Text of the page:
"It was dark as we left the coffee-house, and the lamps of the link-boys glowed here and there, marking out a constellation across the cobbled piazza. One of the theatres had just emptied its crowd, an now a boisterous audience set forth to make its own drama. We passed the column with its sundials and gilded sphere. On its steps women sat selling hot milk and barley broth. I was led up a side-street to a quiet and respectable-looking terrace. 'Welcome to our house of civil reception,' said Punk Alice, as she ushered me up some steps to the front door. As we entered, a surly footman roused himself from a chair in the hallway. 'Fetch Mother,' Alice snapped at him, and he skulked off to some back-parlour."

William Archer:

"Dear Applebee, Thank you for the ten guineas received on account and your comments on the text. You rightly protest that many will complain of the possible corrupting influence of this story, that Bess rather flaunts her bodily crimes and pleads little for the mercy of her soul. But you know as well as any that this might be her final whoring and could well be a draw to the public. From a shadow-world a shadow-gospel is rendered: the flesh made word where only the intoxication of sin can be offered as mitigation. And though I'm sure that the idle reader may appreciate this, it is to be hoped that when her case comes up before the next sessions she can deliver a better defence than that. But, then, you know the old jest about a jade who plied her trade by the Temple: that if she had as much law in her head as she had in her tail, she would be one of the ablest counsels in England."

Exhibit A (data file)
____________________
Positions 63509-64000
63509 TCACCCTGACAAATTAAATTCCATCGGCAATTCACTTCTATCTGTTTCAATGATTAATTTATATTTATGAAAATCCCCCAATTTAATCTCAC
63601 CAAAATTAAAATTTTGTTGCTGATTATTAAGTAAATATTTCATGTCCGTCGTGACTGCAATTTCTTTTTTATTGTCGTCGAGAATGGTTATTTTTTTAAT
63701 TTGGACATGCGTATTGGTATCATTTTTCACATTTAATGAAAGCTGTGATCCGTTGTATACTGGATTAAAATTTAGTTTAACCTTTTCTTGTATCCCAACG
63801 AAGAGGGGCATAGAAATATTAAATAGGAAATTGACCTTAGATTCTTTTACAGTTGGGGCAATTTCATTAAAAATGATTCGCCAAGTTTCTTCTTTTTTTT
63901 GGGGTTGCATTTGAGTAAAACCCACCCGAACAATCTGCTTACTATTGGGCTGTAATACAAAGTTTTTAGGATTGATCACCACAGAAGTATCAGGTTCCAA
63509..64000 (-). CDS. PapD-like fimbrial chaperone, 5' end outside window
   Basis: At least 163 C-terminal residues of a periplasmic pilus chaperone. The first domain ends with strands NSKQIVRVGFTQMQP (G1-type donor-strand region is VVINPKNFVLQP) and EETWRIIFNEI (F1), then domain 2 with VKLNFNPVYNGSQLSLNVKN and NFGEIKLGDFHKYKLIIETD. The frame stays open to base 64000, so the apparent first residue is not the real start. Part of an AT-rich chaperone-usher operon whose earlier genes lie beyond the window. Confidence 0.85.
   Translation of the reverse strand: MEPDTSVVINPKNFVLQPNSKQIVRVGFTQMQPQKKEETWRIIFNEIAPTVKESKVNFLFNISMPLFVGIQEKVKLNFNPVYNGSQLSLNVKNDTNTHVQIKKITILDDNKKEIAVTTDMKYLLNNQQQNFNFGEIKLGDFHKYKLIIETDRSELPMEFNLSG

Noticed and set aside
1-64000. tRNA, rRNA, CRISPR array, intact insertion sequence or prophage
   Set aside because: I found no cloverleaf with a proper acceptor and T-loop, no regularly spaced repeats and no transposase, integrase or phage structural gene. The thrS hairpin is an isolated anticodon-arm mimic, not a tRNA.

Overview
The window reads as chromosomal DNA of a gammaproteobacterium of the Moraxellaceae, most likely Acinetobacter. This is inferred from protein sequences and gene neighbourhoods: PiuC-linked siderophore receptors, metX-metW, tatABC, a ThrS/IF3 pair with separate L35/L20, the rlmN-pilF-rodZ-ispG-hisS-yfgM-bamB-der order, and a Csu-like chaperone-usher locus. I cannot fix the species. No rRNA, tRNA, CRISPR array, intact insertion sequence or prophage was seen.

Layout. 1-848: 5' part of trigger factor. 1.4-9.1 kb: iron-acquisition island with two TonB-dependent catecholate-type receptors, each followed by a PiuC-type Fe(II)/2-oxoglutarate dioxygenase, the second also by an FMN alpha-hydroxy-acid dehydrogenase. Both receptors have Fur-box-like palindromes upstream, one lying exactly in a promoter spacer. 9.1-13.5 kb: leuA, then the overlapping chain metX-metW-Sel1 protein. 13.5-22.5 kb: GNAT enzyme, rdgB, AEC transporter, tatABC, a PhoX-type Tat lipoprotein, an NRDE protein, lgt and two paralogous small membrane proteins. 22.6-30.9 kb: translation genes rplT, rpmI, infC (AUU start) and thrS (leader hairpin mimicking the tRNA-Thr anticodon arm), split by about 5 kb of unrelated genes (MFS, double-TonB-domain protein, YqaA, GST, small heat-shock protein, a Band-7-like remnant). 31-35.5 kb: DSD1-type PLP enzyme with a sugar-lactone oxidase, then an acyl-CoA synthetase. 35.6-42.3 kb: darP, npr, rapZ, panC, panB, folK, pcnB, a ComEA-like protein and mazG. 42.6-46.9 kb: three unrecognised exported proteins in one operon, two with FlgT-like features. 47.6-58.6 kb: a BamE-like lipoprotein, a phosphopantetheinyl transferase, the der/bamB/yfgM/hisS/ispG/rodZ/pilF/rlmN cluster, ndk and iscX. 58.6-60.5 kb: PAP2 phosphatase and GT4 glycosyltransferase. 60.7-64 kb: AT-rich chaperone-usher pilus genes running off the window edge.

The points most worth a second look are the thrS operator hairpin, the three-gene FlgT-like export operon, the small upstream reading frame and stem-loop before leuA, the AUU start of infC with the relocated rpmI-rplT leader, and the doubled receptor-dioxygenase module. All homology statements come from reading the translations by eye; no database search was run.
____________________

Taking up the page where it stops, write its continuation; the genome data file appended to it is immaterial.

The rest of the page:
Mark Patton is a published author of historical fiction and non-fiction, whose books can be purchased from Amazon.